Reckoning: Hope, Prayer, Plea...

images by Rev. Anna Blaedel

images by Rev. Anna Blaedel

the formal decisions made by the United Methodist General Conference are violent and awful and wreaking havoc and causing pain. but. this isn’t a radical departure from how the UMC has been treating LGBTQ people for a loooong time. truths that many progressive and moderate UMs haven’t wanted to face are being revealed. if you’re (and I’m talking especially to the straight white moderates and progressives in Iowa who thought the One Church Plan would save us, now, because y’all are who I’ve returned to) struggling to sit with the truth of the UMC’s hateful violence against LGBTQ people, and the entrenched racism and colonialism, please keep paying attention and don’t rush to plans that will make you feel better. it hurts, doesn’t it? my oh my oh my, it hurts. feel some of this violence in your bones. remember that it’s not even being directed at your being. remember you’re only feeling a tiny fraction. welcome. if you stick with it, there’s a chance for solidarity to become. this possible reckoning is what gives me hope for a faithful church that could emerge.

and: please don’t share and amplify the voices of those whose actions and inactions have led us to the church whose truth is being revealed. (yes, I’m talking about bishops and megachurch pastors who might be seeing the light now but have been deep histories of complicity in anti-queer, white-centered approaches to church.) they ain’t gonna save us.

and, please don’t allow yourself to be in a single additional meeting or gathering of UMs without naming the forces of violence: anti-queer, white supremacy, colonialism. push your people. share the risk. raise your voice. stop excusing and justifying violence. don’t allow statements like “there’s pain on all sides” to be said without reminding those gathered that it’s categorically not the same pain. do you know what it feels like in my bones to walk into an Iowa UM gathering and likely be the only out queer there and fear that if I don’t name the violence no one will but when I do I’ll be further isolated as angry, divisive, etc? i feel that in your bones. (those who know me best know how much labor it has taken for me to start breaking rules, expressing anger, and telling the truth when people I care about don’t wanna hear it. join me. please. that togetherness is what ecclesia is about.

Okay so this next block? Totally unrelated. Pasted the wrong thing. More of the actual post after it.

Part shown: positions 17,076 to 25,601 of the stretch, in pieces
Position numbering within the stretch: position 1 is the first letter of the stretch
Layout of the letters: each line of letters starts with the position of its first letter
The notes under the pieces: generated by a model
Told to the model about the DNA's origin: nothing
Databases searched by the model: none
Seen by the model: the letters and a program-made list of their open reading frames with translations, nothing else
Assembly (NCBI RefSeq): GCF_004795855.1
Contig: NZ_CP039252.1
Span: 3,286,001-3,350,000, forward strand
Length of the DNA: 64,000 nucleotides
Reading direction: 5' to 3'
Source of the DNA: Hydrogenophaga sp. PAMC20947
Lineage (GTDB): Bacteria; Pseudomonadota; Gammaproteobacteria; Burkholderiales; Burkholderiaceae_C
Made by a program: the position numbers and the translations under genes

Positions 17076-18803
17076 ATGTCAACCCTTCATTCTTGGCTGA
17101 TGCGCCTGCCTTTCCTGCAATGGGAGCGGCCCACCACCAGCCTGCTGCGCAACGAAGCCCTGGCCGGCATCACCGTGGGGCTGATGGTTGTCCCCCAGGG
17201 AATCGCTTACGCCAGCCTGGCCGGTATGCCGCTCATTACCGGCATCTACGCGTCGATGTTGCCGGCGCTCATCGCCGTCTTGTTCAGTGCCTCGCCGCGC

in order to build, we need to be real and honest about what is. honest inventory of harm and deep repentance is necessary first, for forgiveness and reconciliation.

also: I am an out queer (self-avowed and practicing) clergy person currently under complaint. I have been under formal complaint more than not for three years. three complaints plus a Judicial Council review. I’m working on forgiving and staying tender with those of y’all who are only now seeing that there’s something really wrong, because I know that truly becoming an ally, let alone an accomplice, takes work and labor and courage and learning, and that takes time.

maybe y’all could begin here, with the local Iowa reality: while I have heard from and received ministry invitations since GC from two other UM conferences, as well as the UCC, Episocoal Church, and PCUSA, I haven’t heard a word, even just pastoral, relational checking in, from my own Bishop Laurie Haller . her only public, written response to GC has been this: “While many people are grateful for the decisions of the General Conference, others are devastated. I pray that you will treat one another with compassion and kindness during this time.” her response erases the very presence of LGBTQ people. it centers those who are grateful for the actions of GC, which legitimizes the hate and harm. and she continues to equate the oppressor with the oppressed, flattening the systems of power, which is a classic tactic of justifying abuse. I believe she can do better. please help her do better. also, last April Rev. Len Eberhart agreed to serve as counsel for the church, “investigating and filing a judicial complaint” against me. that news was devastating to me, because I thought there was a relationship of mutuality and support there. I did not hear a word from Len about this decision for over 10 months, and even then only after both my Board and I wrote to him. we received a perfunctory response quoting the Book of Discipline and his commitment to follow it. when I saw him at General Conference, in the midst of all that violence, all he could say was that he wasn’t supposed to/allowed to talk to me. I believe he can do better. help him do better.

finally: (still with me?!) I’ve been working with wood. It’s so good for my soul. y’all who saw me at GC probably saw me with sandpaper, and sawdust on me. I finished the spoon I was working on right before the Traditionalist Plan passed. over the days of GC, a large crack emerged in the wood, all the way through. fitting, right? but here’s the thing: it was only after returning home I realized there’s another crack. barely visible. but while the big crack is unavoidably before us, the spoon’s structural strength isn’t actually hampered by it. but the barely visible line running through means that I could break this spoon apart with my bare hands. the break wouldn’t happen at the visible crack; the actual brokenness, the threat to integrity, is where it’s harder to see. “lukewarm acceptance is more bewildering than outright rejection.”

please please please please please: we have a broken open opportunity to sit with the truths being revealed, and make a collective commitment to do it differently. this is my hope. this is my prayer. this is my plea.

Rev. Anna Blaedel

Editor’s note: this blog post was originally posted on Rev. Anna Blaedel’s FB page on March 1st, 2019.

Rev. Anna Blaedel